- Premier League
Newcastle 'preparing shock bid' for Rooney
Newcastle United are reportedly preparing an astonishing approach for Manchester United's wantaway star Wayne Rooney.
SportsDirect.com, owned by Newcastle owner Mike Ashley, claims "low-level" talks have taken place between the Magpies and Rooney's agent, although an official offer is yet to be lodged.
Rooney recently stunned his Old Trafford employers for a second time by requesting a transfer. Sir Alex Ferguson claimed the England international was fed up with being left on the bench for important matches.
Regarded as one of the best forwards in Europe, Rooney has been linked to Real Madrid, Barcelona, Paris Saint-Germain and Bayern Munich, although the latter recently revealed he is not on the club's radar.
The SportsDirect.com source, said to be close to the negotiations, is quoted as saying: "Newcastle see Wayne as their ideal player. He's a strong centre-forward, would relate to the fans and would be a massive boost to the club's brand name.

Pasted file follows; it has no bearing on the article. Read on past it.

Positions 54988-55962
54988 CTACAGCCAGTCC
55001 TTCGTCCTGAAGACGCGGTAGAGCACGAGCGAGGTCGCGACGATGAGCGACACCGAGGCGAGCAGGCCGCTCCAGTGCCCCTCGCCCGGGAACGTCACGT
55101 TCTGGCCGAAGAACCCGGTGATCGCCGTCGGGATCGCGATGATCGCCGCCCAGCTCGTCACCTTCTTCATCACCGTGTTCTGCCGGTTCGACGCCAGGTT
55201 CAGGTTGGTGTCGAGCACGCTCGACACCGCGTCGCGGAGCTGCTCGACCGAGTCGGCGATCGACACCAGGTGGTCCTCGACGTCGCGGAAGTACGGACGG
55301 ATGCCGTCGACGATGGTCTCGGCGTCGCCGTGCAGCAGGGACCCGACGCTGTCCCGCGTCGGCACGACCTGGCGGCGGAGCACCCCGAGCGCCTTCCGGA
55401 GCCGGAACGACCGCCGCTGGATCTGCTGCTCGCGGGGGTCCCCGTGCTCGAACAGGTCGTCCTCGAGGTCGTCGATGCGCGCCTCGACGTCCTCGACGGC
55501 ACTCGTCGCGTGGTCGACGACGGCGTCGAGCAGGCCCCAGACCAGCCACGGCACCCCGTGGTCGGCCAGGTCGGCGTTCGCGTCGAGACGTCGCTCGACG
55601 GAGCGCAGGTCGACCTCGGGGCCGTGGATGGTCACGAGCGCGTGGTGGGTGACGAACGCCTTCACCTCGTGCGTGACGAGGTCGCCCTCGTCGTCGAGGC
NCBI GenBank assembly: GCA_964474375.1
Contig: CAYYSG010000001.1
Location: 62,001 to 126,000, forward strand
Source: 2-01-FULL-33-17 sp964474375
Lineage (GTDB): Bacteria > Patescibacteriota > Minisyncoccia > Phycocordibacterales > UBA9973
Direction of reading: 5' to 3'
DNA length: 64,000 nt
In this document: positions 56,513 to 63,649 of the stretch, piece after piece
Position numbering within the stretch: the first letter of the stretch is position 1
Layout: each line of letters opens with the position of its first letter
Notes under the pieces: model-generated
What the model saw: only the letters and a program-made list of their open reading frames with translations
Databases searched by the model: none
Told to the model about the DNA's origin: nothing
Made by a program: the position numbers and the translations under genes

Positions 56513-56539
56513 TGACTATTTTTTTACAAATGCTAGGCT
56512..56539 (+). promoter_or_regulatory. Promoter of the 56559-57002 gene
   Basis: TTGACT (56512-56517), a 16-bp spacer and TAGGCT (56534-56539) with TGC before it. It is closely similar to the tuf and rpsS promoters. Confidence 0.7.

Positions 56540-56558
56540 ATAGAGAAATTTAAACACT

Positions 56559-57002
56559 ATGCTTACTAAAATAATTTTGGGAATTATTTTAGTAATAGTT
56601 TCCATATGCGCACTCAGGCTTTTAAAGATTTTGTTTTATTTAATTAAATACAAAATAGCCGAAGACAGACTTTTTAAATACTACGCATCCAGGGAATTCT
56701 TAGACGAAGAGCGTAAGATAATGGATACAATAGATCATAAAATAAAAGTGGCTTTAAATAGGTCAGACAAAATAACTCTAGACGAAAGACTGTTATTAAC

"Low-level conversations have already been held between Newcastle and Rooney's agent, though the two clubs haven't spoken directly yet."
Whether new United boss David Moyes is prepared to sell Rooney - to Newcastle or any club - remains a point for debate after the Scot recently spoke in glowing terms of his former Everton asset.
"Wayne Rooney was and is an exceptional talent," Moyes was quoted as saying by the Daily Telegraph. "When we sold him to Manchester United, he was fantastic. When he left Everton, he was already an outstanding player.
"He was brilliant, some of the stuff he did. He was football-mad - every training session he would run out, volleying the ball everywhere. He was just a really good 16-year-old footballer but the thing was, he could have left training and then gone out into the street and played with his pals and thought nothing of it.
"A lot of people use the terminology 'street footballer' and I really think Wayne was the last of the classic street footballers. You could see him in the street, hitting the ball against the walls with his friends. Part of that culture has gone but, coming from Glasgow, I knew what it was like. I do think Wayne really was the last true street footballer I have worked with."